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As technology continues to advance, more and more people are shifting away from traditional media, and towards the internet and all the services, available on it. Instead of reading the newspaper, people read their news online, instead of buying physical copies of a music album, many use streaming services, and it is not different when it comes to watching television.

It has become apparent that consumers care more about accessing the content than owning it, and in recent years we have been experiencing a deviation from traditional broadcasting services such as cable or satellite TV, towards internet-based streaming, and IPTV plays a big role in this change.

Before we take a closer look at how IPTV works, let’s first learn what it is.

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What is IPTV?

Internet Protocol Television (IPTV) is a system that enables consumers to watch TV programs by streaming them – playing programs as they are downloaded – using your internet or broadband connection, instead of a satellite dish, antenna or optic cable. Unlike satellite or cable connections where you can only watch what is being broadcast at the moment, IPTV offers users an extra advantage of being able to choose any program they desire and watch it wherever and whenever they feel like.

For additional information, you can read more here.

How does it work?

IPTV might be very simple from a TV-watcher’s viewpoint, but it is a little more complicated from a broadcaster’s or telephone company’s point of view. There are many factors involved in the system that sets it apart from traditional television.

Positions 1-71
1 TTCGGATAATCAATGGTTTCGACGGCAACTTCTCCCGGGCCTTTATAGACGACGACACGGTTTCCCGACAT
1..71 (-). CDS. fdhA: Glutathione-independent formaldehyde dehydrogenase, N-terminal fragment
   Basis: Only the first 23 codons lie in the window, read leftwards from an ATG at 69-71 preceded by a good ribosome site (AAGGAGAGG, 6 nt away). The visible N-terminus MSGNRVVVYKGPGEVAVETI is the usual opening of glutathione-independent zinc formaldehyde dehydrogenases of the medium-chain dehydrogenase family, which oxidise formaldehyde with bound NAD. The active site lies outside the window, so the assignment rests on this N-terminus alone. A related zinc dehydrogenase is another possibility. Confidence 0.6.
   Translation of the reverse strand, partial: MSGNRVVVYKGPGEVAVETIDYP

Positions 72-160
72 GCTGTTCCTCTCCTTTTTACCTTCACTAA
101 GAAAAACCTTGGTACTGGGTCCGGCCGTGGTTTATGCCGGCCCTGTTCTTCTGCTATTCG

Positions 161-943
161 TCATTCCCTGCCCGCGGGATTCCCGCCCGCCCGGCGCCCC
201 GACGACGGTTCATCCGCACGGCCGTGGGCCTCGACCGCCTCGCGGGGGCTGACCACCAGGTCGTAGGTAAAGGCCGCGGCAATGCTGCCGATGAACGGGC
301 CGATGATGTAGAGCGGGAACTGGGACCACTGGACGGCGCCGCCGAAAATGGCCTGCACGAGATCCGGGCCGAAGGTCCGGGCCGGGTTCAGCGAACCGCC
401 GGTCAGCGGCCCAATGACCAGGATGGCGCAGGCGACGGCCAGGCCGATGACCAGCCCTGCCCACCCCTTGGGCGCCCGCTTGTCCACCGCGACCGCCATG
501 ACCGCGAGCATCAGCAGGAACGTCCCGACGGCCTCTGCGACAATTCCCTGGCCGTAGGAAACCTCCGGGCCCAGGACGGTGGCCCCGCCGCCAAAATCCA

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Program Storage

Prerecorded movies and programs need to be stored on servers so that they can be picked and streamed on-demand. This means that IPTV providers need a refined storage system for all the TV content they want to make available.

Program Preparation

Sometimes TV programs are already in digital format, but in many cases, they come in the standard, analog TV picture form which requires extra processing. This means that it is necessary to convert it into the digital format which can then be delivered to consumers via the Internet Protocol. Videos also need to be made smaller (compressed), since bandwidth – the maximum rate of data flow – currently has limitations. Compressing files eliminates the possibility of buffering (periodic delays) during streaming. After that, the programs need to be encrypted – encoded so only paying subscribers can have access to it.

Program Streaming

Unlike web browsing, streaming puts a much greater load on servers, and that can potentially lead to delays or buffering. This is why IPTV uses a different type of downloading, in which each packet is sent concurrently to many different locations, but leaves the server only once, meaning one server can easily send information to numerous clients simultaneously. This is known as IP multicasting. While streaming, you’re downloading only a small part of a file and then playing it. While watching, you are at the same time downloading its next part that will be played in a moment or two. Streaming works because none of the file parts are stored for too long.

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Program Viewing

Anyone with a broadband internet connection and a laptop or computer can watch IPTV. For those who want to watch television on a TV screen, you might need a set-top box since most TVs are not equipped for IPTV. The so-called STBs decode the signal you receive over your internet connection and convert them into a format your TV can read.

Currently, it is difficult to keep track of how many people use IPTV, but with steady growth in user demand and network improvements, there is no doubt that it just might be the future of television.

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